As the AFL closes in on a return to training, the league is confident it has the resilience to avoid disruption if a coronavirus case emerges among players or staff.
Teams can resume non-contact training in groups of eight on Monday, then full contact training on May 25.
There are a range of mechanisms in place in a bid to avoid an outbreak.
Players and officials have already undergone the first of what will soon be twice-weekly coronavirus tests, while they will face daily health checks.
“We can’t be risk-free but we’ve so far tested 1260 players and officials, we’ve got zero confirmed cases of COVID-19,” AFL chairman Richard Goyder told ABC Grandstand.
“We’re going to be testing players twice a week, they’re going to have a health check every day as are the officials around them.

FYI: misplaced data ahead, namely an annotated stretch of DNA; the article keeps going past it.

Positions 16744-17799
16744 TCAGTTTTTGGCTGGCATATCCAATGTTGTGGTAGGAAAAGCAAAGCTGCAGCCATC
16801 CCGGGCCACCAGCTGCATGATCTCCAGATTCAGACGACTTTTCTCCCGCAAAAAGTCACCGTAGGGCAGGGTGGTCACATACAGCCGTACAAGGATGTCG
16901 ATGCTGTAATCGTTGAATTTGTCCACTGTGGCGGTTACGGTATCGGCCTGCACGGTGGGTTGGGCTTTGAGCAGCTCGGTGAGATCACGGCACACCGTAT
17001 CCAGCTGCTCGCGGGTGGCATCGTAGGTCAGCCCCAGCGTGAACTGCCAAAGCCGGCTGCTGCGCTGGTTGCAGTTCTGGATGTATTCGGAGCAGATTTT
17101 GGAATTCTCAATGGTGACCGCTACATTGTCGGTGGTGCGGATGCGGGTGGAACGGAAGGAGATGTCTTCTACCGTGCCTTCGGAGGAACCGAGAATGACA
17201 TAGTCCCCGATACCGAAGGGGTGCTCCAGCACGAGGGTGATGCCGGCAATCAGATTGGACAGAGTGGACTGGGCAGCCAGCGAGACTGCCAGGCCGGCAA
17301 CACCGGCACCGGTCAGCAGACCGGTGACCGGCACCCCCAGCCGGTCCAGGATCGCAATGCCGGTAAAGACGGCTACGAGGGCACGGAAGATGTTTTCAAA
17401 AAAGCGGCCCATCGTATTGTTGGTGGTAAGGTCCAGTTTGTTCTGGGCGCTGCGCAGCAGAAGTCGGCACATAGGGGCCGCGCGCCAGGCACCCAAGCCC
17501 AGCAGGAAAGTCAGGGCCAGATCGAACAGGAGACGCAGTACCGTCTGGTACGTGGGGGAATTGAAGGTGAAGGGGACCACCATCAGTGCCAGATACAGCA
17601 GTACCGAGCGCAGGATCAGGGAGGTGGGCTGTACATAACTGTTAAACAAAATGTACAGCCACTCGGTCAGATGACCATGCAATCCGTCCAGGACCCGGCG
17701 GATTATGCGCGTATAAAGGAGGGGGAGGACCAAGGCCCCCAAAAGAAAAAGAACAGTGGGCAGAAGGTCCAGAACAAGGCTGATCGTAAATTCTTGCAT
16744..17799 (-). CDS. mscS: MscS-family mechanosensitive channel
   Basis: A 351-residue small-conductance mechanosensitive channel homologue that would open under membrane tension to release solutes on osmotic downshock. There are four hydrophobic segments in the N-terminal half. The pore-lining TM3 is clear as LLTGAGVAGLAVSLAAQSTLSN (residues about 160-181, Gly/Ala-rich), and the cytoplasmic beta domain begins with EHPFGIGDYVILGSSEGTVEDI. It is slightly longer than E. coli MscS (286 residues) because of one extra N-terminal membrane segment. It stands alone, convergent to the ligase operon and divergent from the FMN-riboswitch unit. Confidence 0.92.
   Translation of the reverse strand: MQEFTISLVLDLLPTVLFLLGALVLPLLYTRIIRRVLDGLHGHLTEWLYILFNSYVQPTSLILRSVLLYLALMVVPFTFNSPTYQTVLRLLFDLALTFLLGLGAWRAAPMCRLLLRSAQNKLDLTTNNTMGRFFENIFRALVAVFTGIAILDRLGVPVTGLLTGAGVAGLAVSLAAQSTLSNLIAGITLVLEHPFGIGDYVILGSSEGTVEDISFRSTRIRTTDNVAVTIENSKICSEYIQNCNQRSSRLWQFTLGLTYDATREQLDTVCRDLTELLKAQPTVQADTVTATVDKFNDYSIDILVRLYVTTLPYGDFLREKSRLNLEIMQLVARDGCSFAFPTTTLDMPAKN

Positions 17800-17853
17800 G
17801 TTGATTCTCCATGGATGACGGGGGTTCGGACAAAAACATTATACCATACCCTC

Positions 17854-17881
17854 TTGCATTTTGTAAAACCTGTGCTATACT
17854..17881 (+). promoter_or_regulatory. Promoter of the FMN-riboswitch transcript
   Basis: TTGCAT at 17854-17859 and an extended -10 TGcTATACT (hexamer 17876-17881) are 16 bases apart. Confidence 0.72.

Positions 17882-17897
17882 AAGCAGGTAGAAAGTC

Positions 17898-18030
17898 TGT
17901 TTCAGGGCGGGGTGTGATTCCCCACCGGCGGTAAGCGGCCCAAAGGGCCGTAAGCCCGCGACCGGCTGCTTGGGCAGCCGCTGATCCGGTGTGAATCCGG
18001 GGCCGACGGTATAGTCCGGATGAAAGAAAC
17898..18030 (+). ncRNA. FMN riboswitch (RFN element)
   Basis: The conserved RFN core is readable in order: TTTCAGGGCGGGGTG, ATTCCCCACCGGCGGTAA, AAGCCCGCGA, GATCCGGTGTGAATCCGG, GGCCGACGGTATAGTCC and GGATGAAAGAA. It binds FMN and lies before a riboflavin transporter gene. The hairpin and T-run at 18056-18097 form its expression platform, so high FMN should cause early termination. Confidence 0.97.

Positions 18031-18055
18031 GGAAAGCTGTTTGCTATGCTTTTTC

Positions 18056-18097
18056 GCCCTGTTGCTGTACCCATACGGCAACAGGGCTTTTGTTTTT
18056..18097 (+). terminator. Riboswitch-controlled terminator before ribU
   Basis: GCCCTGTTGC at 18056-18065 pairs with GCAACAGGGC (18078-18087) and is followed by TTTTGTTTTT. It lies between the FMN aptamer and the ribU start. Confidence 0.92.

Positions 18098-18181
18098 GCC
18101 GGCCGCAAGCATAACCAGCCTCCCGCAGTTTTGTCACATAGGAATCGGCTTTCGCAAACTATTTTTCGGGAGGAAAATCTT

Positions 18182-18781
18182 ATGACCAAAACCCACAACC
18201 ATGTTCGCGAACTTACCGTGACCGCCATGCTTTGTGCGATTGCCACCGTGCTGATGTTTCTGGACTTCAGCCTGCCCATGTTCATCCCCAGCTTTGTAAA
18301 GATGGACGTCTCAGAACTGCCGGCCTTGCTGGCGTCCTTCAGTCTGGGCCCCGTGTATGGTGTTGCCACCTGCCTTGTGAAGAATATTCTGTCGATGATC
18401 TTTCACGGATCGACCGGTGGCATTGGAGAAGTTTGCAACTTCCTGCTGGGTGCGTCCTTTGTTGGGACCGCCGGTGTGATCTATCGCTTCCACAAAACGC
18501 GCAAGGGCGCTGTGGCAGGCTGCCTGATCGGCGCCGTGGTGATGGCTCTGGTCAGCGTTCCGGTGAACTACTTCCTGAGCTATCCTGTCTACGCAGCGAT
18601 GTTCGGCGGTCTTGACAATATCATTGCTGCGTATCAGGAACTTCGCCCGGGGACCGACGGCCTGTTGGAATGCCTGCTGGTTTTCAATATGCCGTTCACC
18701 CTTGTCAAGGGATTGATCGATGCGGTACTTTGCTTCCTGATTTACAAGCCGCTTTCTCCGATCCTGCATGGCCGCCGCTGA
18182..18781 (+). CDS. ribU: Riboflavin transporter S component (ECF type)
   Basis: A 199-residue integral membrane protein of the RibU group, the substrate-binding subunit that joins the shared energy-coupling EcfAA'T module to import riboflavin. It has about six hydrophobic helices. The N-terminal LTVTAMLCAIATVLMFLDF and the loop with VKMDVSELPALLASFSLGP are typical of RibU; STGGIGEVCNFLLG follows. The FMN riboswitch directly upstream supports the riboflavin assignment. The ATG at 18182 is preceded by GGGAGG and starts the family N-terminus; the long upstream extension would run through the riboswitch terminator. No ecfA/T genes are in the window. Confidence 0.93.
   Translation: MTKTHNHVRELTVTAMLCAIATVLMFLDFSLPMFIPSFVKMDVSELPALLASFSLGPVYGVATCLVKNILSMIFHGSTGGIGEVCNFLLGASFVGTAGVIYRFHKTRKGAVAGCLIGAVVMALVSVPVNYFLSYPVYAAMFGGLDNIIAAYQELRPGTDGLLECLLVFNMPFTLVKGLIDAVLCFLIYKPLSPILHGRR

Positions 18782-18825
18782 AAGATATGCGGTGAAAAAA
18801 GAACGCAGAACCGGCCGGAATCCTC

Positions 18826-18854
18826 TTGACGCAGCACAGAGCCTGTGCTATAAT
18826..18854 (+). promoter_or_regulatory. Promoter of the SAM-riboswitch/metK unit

“We’ve got seven layers of protocols we’re putting in place to ensure we protect the health and wellbeing of our players.
“We’ll also have some mechanisms that mean if we do get a positive test we can hopefully know about it early enough and then we can isolate.
“We’re building a significant amount of resilience into what we’re doing – that’s how we’ve got this licence, if you like, to restart.”
The AFL is still in negotiations with the AFLPA regarding restrictions players will face but players or officials caught breaching them will be charged under the AFL’s new “conduct unbecoming” rules and face stiff penalties.
West Coast, Fremantle, Adelaide and Port Adelaide will arrive in their Gold Coast quarantine hubs by May 24, allowing them to start full contact training the next day.